In 1930, the Welland House once again remodelled itself to keep up with the progressing community. This included the purchasing of a wide-array of furniture, including chandeliers, rugs, and a canopied fireplace from Casa Loma in Toronto, the home of Sir Henry Pellatt. According to an advertisement announcement published in The St. Catharines Standard, new features included an improved dining room, with a special chicken dinner served every Sunday, and a ballroom for “good music” and “weekly supper dances.” The Cypress dining room continued to service high quality cuisine, and the ballroom memorable music and dance, well into the mid-twentieth century. The Welland House continued to offer its mineral waters until 1941.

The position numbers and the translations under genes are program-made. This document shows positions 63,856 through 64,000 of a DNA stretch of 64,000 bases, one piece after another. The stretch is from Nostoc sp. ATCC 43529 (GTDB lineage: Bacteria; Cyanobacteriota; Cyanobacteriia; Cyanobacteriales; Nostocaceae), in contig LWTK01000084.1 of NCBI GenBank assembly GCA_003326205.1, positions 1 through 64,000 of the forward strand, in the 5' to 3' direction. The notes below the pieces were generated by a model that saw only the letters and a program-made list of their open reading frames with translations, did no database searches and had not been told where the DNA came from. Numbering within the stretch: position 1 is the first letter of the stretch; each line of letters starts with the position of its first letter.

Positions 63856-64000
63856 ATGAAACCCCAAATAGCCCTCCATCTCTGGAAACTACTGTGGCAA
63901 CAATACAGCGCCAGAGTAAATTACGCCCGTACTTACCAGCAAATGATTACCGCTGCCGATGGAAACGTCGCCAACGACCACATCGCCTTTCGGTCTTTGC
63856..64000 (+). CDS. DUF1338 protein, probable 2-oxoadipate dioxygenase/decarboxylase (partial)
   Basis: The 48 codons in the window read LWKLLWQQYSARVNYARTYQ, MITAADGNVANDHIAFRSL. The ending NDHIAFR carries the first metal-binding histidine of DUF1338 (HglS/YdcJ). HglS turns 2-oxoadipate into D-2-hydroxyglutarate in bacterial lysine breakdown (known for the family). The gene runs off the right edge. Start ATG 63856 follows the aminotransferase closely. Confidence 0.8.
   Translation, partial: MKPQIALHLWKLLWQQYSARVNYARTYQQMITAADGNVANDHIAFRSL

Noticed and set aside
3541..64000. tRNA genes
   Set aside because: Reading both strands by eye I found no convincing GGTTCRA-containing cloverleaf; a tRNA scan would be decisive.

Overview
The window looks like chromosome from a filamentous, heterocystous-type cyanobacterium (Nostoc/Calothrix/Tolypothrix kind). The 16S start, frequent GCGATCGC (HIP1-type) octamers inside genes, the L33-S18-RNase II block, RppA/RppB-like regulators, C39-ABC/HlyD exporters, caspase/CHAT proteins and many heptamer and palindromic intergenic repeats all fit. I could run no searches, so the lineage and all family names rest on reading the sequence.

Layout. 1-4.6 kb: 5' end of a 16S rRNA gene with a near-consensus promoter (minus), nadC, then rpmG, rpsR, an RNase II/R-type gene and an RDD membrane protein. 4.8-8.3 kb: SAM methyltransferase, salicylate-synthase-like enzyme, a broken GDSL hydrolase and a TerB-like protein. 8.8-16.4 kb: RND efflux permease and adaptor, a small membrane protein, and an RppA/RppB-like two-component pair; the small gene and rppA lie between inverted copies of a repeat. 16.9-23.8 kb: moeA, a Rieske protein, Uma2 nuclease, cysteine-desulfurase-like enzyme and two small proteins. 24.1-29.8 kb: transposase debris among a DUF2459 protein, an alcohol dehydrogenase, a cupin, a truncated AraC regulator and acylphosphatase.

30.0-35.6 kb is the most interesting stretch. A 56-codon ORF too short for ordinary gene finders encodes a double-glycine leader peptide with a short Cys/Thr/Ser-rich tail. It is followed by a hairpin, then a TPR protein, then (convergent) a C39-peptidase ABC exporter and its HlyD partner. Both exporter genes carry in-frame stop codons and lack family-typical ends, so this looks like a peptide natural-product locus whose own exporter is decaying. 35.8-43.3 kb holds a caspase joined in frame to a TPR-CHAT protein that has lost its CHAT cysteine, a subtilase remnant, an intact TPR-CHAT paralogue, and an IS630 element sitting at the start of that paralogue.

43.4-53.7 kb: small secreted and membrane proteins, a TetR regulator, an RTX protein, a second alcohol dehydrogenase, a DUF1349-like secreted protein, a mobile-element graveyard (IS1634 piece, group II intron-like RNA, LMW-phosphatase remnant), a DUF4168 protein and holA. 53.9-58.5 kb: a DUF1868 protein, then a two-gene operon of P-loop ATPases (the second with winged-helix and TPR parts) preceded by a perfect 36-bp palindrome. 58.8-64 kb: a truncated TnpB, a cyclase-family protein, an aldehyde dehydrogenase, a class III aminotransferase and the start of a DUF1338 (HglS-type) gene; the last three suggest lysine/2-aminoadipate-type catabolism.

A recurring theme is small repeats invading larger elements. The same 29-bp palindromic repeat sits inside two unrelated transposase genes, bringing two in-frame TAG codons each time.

After the death of both Malcolmson brothers, the hotel was owned and managed successively by the following individuals: Mr. L.B. Spencer K.C., Messrs. Leslie Burt and Robert Sanson, Mr. Clarence W. Kohl and then Mr. Leonard V. Smith. By 1994, the building was again purchased and renovated, but this time to serve as a downtown student residence for Brock University. The university’s student radio station, CFBU 103.7FM broadcasted from the building until 2018.
As we’ve seen through social media and news coverage over the last little while, this is not a complete history of the Welland House. The reactions and stories we’re seeing online tell us that the Welland House means so much more than what we have in the written record. We hope to capture this meaning.
The Giant in the Background
Beyond its own stamp on our history, the Welland House Hotel stood witness to so much of life in downtown St. Catharines for 165 years. Standing at five stories tall since the turn of the twentieth century, and taking up significant real estate at the corner of King St. and Ontario St., the Welland House was an infallible backdrop to daily life and the goings on of the people of St. Catharines.